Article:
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Selection Tournaments, Sabotage, and Participation

  • Münster, Johannes
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    This paper studies sabotage in tournaments with at least three contestants, where the contestants know each other well. Every contestant has an incentive to direct sabotage specifically against his most dangerous rival. In equilibrium, contestants who choose a higher productive effort are sabotaged more heavily. This might explain findings from psychology, where victims of mobbing are sometimes found to be overachieving. Further, sabotage equalizes promotion chances. The effect is most pronounced if the production function is linear in sabotage, and the cost function depends only on the sum of all sabotage activities: in an interior equilibrium, who will win is a matter of chance, even when contestants differ a great deal in their abilities. This, in turn, has adverse consequences for who might want to participate in a tournament. Since better contestants anticipate that they will be sabotaged more strongly, it may happen that the most able stay out and the tournament selects one of the less able with probability one. I also study the case where some contestants are easy victims, i.e. easier to sabotage than others.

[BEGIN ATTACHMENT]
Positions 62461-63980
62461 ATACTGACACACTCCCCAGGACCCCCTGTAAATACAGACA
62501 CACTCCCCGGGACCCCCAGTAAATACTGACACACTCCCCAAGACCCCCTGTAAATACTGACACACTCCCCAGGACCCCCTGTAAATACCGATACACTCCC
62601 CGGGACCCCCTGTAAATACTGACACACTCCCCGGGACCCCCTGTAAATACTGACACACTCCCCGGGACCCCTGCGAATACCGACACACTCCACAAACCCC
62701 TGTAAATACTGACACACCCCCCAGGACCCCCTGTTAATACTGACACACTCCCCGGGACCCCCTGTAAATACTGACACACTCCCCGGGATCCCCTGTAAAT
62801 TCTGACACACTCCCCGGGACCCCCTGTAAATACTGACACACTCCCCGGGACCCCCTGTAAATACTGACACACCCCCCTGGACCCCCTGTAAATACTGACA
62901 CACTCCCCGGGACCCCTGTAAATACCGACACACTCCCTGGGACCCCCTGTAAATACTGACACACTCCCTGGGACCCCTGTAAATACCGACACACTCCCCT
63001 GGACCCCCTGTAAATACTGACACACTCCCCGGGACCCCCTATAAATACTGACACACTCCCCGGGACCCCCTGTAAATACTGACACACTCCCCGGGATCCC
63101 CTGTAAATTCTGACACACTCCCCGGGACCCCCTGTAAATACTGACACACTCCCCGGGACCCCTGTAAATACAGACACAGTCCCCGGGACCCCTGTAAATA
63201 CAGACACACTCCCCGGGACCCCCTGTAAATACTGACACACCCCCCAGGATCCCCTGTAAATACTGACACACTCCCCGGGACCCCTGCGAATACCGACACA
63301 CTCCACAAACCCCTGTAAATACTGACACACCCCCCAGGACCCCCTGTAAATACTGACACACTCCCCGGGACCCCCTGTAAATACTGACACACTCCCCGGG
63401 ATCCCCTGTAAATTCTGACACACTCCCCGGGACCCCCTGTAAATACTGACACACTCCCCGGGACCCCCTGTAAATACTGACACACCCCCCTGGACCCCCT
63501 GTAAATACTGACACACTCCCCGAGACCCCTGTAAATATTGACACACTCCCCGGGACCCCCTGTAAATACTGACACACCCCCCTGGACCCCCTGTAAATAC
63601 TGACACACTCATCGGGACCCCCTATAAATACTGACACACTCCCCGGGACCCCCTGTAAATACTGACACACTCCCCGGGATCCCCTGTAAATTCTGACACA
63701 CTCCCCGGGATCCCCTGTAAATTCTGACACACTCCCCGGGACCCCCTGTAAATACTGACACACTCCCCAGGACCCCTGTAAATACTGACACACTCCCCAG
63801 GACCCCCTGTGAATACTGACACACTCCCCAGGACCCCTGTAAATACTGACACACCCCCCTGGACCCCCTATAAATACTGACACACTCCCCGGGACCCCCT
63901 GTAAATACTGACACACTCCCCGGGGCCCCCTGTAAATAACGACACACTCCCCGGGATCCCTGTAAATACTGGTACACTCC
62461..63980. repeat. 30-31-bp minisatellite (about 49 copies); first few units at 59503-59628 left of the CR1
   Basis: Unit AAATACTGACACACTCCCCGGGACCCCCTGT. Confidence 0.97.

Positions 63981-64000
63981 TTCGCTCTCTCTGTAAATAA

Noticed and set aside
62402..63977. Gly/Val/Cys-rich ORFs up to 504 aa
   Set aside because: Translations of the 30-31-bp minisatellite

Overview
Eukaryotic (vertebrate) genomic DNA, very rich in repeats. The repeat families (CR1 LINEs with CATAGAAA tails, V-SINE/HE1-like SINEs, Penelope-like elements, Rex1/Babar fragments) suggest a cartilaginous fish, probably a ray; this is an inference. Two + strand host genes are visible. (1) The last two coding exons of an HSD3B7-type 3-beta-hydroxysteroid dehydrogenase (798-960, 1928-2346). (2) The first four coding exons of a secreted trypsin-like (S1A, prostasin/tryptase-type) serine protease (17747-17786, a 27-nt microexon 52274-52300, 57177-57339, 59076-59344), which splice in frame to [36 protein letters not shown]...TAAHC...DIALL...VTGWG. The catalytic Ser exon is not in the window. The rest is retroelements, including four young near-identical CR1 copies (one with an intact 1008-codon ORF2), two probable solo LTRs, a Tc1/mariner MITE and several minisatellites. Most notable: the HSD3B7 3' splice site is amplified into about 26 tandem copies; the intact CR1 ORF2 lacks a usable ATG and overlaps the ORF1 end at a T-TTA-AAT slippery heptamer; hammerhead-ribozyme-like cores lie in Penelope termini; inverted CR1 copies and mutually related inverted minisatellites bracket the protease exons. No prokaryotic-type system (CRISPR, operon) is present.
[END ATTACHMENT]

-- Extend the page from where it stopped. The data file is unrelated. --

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    File URL: https://epub.ub.uni-muenchen.de/13433/1/118.pdf
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    Paper provided by Free University of Berlin, Humboldt University of Berlin, University of Bonn, University of Mannheim, University of Munich in its series Discussion Paper Series of SFB/TR 15 Governance and the Efficiency of Economic Systems with number 118.

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    Date of creation: Apr 2006
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    Handle: RePEc:trf:wpaper:118
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    1. Christine Harbring & Bernd Irlenbusch & Matthias Kräkel & Reinhard Selten, 2004. "Sabotage in Asymmetric Contests – An Experimental Analysis," Bonn Econ Discussion Papers bgse12_2004, University of Bonn, Germany.
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    15. Hvide, H.K. & Kristiansen, E.G., 1999. "Risk Taking in Selection Contests," Papers 5-99, Tel Aviv.
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    17. Harrington, Joseph Jr. & Hess, Gregory D., 1996. "A Spatial Theory of Positive and Negative Campaigning," Games and Economic Behavior, Elsevier, vol. 17(2), pages 209-229, December.
    18. Baumol, William J., 1992. "Innovation and strategic sabotage as a feedback process," Japan and the World Economy, Elsevier, vol. 4(4), pages 275-290, December.
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    20. Konrad, Kai A, 2000. "Sabotage in Rent-Seeking Contests," Journal of Law, Economics and Organization, Oxford University Press, vol. 16(1), pages 155-65, April.
    21. Chan, William, 1996. "External Recruitment versus Internal Promotion," Journal of Labor Economics, University of Chicago Press, vol. 14(4), pages 555-70, October.
    22. Sherwin Rosen, 1985. "Prizes and Incentives in Elimination Tournaments," NBER Working Papers 1668, National Bureau of Economic Research, Inc.
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